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Day #2:  Copenhagen delegation de-brief – Tuesday, December 8

Climate Justice Now!! UMW Delegation with Friends from Nigeria and Burkina Fasso.

"People from the global south appreciated our solidarity with them and were almost throwing themselves at us to be a part of our pictures."
(UMW Delegation with Friends from Nigeria and Burkina Fasso)

Accomplishments, Lessons, Highlights

Political context for the day: Opening plenary - Southern governments felt they weren't heard in terms of not wanting consensus process – they were worrying that an agreement gets watered down as a result of this process. Also mention of draft texts by Danish government, and concern that G-77 and China were formulating a weak text/proposal to put forward.

Learning:

Pat Watkins (Green Team): I attended the Mobilization for Climate Justice briefing and observed that there is a lot of history among people in the group. This is a community that knows each other well which seems to be a pre-requisite to doing this work, for being able to make a difference in terms in advocacy outcomes - having those pre-existing relationships, which we had through our consultant Pam and staff Esmeralda. Knowing each other, having the pre-existing trust and agreements regarding positions – that is necessary for being able to speak with some kind of unified voice that would make some sort of difference.

Pamela Sparr (UMW Consultant on Climate Justice): I investigated an interesting display in the Klima Forum that used a popular education technique to get people talking about how they were part of the solution regarding addressing climate change. It was a colorful, lively, and visual way to stimulate people's sharing in small groups and creativity and would recommend that it get considered as part of the display area for UMW Assembly  

Networking:

Pat and Pam: meeting Holly Jones, from Iowa. A young United Methodist Woman who is the Executive Committee Chair of the Sierray Student Coalition (related to the Sierra Club). She is part of a large delegation of some 500 students here at the COP-15. (From many countries and part of various non-governmental organizations.) She talked with Pat how her faith is connected with her environmental concerns. She was not aware of what the UMW or church in general was doing regarding climate change and got very excited when she met us. She heard Pam identify herself at the U.S. government briefing and came up to introduce herself after the session. We think she would be a great person to get involved in Green Teams and connect more into the environmental justice work of UMW.  We will give her a call and try to set up an interview and videotape it to post to the web.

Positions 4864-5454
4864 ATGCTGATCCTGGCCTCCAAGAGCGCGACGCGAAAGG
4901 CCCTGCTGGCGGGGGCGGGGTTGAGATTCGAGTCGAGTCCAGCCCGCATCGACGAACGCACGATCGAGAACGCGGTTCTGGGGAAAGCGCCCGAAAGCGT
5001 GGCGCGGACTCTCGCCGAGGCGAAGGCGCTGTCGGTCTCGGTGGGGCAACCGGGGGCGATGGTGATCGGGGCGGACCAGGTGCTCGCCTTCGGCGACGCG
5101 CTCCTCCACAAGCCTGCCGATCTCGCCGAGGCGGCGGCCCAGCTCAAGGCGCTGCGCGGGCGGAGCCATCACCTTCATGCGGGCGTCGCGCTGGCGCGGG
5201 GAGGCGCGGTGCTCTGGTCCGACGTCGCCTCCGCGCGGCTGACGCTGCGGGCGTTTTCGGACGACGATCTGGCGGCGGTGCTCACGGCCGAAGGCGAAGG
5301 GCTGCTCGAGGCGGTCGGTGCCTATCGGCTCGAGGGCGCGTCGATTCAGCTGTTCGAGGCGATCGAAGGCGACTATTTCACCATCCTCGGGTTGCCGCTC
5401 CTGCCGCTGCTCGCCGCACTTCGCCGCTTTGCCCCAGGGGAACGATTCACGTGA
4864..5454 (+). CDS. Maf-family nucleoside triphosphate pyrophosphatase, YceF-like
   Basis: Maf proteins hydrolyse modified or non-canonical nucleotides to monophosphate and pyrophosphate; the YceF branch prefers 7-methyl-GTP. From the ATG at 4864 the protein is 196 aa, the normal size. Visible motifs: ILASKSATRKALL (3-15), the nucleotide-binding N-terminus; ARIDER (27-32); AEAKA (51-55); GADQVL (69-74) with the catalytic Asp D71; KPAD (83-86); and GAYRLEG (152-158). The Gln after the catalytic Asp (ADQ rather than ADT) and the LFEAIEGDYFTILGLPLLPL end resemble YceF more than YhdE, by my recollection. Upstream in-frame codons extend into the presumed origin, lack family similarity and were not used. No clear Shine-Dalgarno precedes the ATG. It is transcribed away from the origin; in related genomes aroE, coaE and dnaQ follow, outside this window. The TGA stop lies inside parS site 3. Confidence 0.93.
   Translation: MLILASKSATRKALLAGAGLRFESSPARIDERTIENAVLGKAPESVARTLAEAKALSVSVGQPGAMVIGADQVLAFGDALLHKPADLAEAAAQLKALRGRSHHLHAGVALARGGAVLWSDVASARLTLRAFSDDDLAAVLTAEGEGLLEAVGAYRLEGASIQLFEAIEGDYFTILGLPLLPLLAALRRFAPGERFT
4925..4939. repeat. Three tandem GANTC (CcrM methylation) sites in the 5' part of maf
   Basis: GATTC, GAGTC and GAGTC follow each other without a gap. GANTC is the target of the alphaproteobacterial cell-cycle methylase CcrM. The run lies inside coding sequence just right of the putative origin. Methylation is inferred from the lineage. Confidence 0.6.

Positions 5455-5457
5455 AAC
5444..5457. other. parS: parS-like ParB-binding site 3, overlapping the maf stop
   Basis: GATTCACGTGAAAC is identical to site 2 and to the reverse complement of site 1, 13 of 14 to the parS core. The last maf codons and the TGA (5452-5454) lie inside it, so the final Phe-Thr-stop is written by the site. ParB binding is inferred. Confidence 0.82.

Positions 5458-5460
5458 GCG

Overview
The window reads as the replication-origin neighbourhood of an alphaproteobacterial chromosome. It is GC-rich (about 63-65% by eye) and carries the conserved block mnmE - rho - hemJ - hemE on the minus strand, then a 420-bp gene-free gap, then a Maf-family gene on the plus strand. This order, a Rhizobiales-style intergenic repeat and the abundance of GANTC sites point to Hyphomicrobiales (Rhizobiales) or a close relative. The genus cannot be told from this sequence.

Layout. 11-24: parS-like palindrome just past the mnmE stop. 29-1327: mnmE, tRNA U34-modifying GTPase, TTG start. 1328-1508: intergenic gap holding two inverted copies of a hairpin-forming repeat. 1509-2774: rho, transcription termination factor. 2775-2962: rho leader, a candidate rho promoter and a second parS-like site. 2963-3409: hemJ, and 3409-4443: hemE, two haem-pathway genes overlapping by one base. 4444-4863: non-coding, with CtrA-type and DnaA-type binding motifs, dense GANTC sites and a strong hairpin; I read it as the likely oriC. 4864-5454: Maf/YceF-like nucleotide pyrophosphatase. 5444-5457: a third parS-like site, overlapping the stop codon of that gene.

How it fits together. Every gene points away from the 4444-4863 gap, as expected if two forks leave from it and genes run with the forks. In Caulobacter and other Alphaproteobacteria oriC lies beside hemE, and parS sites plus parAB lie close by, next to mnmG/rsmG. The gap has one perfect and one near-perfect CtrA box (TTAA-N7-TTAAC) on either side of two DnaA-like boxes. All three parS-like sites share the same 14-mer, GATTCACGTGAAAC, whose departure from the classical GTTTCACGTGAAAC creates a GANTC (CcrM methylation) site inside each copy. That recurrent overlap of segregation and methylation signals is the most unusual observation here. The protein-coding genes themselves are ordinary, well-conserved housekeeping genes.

Pam: By a stroke of luck, while I was standing around waiting with Pat to meet Tupou, I noticed that Saleemul Huq was standing right behind me. He is a VIP at this conference! Mr. Huq is a Senior Fellow of the International Institute for Environment and Development in London, England. Mr. Huq was the lead author on the third IPCC assessment report for the chapter that explored adaptation and sustainable development – breaking new intellectual and political ground in that report. This enabled the political discussion to broaden, so that it was not just a scientific or technical debate about global warming numbers and technological fixes. It introduced human suffering and opportunities to foster more just and sustainable development into the discussion. . Now he is working to help build the negotiating capacity of the Least Developing Countries (LDCs) in this UN process.  Many LDCs are among those that will be the most hard hit by the effects of climate change. He is advising the G-77 here in Copenhagen as well.  We discussed the U.S. position and I agreed to share any pertinent information I would learn at the US Government briefing for NGOs tonight.  This to me is a great example of North-South solidarity, and also how it is helpful to know people in advance of these high level events, in order to be able to quickly take advantage of certain opportunities to collaborate on advocacy. It is also a reminder of how some opportunities at these kinds of conferences are totally unplanned and you just need to be ready to seize the moment.